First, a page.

Session 457

Ownership and Funding Structures: Performance Implications for the entrepreneurial firms

Track K

Date: Monday, September 22, 2014


Time: 14:45 – 16:00

Common Ground

Room: Glasgow


  • Joseph Lampel, University of Manchester

Title: Back To The Roots: Inherited Ownership Effects and Spawns’ Performance


  • Giuseppe Criaco, Rotterdam School of Management - Erasmus University
  • Mattias Nordqvist, Jonkoping University

Abstract: This paper analyzes inherited ownership effects, defined as socialization benefits that employees acquire while working in privately-held firms that may be transferred to a spawn. We test for inherited ownership effects in the population of Swedish entrepreneurial spawns competing in medium-high and high technology manufacturing industries. Preliminary results show that spawns of family-owned businesses survive at a higher rate than spawns of non-family-owned businesses. Moreover, spawns that share family ties with the parent company survive at a higher rate than spawns started by non-family members. This findings suggest the existence of inherited ownership effects that influence the performance of new firms.

Title: Behind Slack and Firm Performance: The Moderating Roles of Family Ownership and High-Tech Industry


  • Tommaso Minola, University of Bergamo
  • Massimo Baù, Jönköping international business school
  • Francesco Chirico, Jönköping University
  • Alfredo De Massis, Lancaster University

Abstract: While strategy and entrepreneurship literatures agree on the potential value of slack resources on organization’s behavior, risky and adaptation, prior research has obtained mixed theoretical and empirical evidence. Recent calls have been made for a contingency perspective on the slack-performance link. In this article, we investigate the effect of family ownership and industry characteristics on the relationship between high- and low-discretion slack and performance. Using a sample of over 14,000 Italian privately held firms, we find that family firms are less likely to perform in presence of higher levels of slacks. However, family ownership in high-tech industries negatively affects the use of high-discretional slacks, and positively affects the use of low-discretional slacks. Our findings offer a coherent framework to appreciate family ownership distinctiveness.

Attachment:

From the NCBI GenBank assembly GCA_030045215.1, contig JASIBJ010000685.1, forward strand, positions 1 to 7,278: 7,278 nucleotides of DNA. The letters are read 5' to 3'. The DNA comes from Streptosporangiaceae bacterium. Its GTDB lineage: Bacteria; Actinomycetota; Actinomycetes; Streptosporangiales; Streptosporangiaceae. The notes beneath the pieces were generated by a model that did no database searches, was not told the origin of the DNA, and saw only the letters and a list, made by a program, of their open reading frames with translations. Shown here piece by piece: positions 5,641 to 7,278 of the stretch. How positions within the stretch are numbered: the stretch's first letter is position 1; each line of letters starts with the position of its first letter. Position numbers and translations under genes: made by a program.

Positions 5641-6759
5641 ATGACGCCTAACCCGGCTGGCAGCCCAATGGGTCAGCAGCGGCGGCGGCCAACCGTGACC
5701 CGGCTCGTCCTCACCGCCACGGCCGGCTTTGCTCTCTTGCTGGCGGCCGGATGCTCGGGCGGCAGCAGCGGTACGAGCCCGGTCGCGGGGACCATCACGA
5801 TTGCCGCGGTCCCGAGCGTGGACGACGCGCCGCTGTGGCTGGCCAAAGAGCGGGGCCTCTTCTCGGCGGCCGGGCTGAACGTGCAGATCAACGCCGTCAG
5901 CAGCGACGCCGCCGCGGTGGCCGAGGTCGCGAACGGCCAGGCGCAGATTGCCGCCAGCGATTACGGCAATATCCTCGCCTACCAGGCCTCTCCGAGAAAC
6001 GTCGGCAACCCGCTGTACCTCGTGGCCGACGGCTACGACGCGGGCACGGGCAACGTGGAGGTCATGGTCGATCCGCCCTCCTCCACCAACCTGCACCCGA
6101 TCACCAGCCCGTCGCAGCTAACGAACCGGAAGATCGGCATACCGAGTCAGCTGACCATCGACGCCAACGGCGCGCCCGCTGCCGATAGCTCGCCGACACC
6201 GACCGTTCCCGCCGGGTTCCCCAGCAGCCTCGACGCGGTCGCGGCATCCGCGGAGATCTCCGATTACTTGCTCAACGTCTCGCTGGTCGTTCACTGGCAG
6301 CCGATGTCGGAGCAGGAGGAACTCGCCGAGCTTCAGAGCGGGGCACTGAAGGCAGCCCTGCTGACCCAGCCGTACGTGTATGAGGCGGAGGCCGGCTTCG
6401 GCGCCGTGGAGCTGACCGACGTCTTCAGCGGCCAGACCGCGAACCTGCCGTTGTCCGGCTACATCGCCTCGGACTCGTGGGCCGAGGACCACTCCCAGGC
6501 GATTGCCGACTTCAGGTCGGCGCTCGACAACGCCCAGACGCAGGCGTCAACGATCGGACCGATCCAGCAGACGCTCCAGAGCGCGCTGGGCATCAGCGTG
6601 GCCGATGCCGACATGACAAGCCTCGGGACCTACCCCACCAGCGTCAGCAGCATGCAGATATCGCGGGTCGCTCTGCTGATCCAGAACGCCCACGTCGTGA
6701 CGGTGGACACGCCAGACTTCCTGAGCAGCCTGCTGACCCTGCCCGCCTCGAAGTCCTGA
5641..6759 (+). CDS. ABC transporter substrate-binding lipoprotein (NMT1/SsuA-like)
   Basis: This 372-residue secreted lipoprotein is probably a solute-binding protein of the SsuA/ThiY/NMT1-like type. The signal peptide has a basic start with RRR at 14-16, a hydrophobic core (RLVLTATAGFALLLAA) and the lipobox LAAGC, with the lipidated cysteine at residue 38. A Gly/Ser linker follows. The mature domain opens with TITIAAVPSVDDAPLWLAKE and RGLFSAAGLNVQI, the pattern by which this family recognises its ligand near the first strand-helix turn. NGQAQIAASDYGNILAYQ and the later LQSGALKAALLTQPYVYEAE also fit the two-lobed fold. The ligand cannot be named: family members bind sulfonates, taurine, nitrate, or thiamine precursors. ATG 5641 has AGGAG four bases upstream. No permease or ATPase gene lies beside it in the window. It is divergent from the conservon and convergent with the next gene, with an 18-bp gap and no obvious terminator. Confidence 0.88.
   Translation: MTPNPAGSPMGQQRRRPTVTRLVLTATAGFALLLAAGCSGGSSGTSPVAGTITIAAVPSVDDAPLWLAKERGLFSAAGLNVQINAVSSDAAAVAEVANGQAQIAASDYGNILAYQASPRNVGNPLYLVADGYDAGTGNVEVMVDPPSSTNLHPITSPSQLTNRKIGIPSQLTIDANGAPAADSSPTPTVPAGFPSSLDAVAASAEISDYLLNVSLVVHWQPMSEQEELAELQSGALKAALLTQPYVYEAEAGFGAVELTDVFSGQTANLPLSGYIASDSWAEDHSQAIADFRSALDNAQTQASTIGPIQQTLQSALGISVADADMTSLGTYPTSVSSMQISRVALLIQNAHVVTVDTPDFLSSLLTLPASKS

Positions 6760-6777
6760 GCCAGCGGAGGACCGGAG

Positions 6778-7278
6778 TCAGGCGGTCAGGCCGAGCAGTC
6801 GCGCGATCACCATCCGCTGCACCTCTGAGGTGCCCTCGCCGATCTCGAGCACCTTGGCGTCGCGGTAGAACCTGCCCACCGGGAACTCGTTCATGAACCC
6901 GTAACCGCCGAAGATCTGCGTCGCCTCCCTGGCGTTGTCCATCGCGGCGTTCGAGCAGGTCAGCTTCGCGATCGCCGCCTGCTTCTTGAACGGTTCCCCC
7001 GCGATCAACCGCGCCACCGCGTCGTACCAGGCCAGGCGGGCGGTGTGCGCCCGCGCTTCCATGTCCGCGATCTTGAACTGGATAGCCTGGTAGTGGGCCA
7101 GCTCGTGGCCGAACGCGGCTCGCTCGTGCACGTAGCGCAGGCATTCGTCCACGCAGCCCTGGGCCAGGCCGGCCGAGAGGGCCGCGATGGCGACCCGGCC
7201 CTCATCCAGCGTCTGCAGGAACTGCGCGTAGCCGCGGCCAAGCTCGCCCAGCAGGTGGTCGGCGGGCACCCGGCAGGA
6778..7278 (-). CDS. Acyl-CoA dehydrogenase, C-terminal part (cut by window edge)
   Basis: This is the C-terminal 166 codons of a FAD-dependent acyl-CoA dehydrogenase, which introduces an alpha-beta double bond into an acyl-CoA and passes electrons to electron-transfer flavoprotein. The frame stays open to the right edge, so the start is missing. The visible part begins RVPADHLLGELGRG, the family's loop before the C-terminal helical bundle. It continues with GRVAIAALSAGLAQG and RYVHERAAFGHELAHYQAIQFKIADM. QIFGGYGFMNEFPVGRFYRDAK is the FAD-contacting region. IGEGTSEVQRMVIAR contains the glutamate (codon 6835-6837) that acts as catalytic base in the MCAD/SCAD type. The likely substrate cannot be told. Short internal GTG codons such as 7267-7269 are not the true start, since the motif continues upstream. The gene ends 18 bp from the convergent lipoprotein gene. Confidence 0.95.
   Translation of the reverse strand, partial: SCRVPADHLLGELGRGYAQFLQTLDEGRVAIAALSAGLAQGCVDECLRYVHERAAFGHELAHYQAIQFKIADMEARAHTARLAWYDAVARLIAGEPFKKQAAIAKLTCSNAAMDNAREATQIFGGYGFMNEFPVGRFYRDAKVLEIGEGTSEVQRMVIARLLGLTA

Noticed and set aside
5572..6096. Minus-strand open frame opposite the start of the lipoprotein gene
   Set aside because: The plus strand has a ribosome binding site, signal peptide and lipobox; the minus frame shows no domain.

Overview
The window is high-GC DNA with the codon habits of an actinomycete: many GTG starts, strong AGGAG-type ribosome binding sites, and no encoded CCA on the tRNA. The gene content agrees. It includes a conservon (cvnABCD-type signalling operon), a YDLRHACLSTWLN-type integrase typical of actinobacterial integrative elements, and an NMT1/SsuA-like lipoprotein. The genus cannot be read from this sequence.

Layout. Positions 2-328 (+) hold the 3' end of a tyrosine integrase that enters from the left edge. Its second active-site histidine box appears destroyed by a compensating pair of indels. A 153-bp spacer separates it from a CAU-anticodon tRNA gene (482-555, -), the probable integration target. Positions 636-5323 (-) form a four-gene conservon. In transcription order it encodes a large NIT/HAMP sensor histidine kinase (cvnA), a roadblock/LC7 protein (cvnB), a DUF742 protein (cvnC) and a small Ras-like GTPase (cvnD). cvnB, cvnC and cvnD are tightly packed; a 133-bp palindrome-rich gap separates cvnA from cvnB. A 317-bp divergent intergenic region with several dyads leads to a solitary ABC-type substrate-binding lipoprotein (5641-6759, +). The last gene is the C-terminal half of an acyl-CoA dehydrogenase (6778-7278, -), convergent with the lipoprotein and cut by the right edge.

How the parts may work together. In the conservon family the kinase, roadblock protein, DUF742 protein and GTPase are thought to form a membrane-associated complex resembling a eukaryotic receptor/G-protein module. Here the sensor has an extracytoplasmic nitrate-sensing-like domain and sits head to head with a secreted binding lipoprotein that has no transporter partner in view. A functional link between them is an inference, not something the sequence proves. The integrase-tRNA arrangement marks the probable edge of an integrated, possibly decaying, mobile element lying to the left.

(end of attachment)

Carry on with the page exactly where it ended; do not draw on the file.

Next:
Title: Local Banking Industry Structure and New Firm Formation


  • Jaume Franquesa, Ohio Northern University

Abstract: Prior studies have found aspects of the structure of the local banking sector to be systematically related to entrepreneurship rates. This paper seeks to contribute to our further understanding of the interplay between local banking market structure and entrepreneurial activity, in the new context created after wholesale changes in the small business commercial lending sector in the U.S. The study uses a unique panel dataset of start-up rates and their likely antecedents across the 88 counties of the state of Ohio and for the first few years of the 21st century; and it investigates the impact of local banking market competitiveness and of the prevalence of small bank branches on new business starts.

Title: Opportunities, Options, and Opinions: How Context and Financing Relate to Firm Evolution and Performance


  • Chris Welter, Xavier University
  • Sungho Kim, Southern Illinois University

Abstract: We analyze entrepreneurial firm performance as it relates to uncertainty and external financing, specifically venture capital (VC) financing. We develop an NK simulation model that demonstrates how increasing uncertainty mitigates the positive performance effects brought by VC involvement. At higher levels of uncertainty, VC involvement initially improves performance but eventually decreases it. The model suggests that regardless of context, anchoring some amount of decisions may prove effective for entrepreneurial firms.

Title: Rely on You or Rely on Your Friends? Relational Dependence, Structural Dependence, and Venture Investment Termination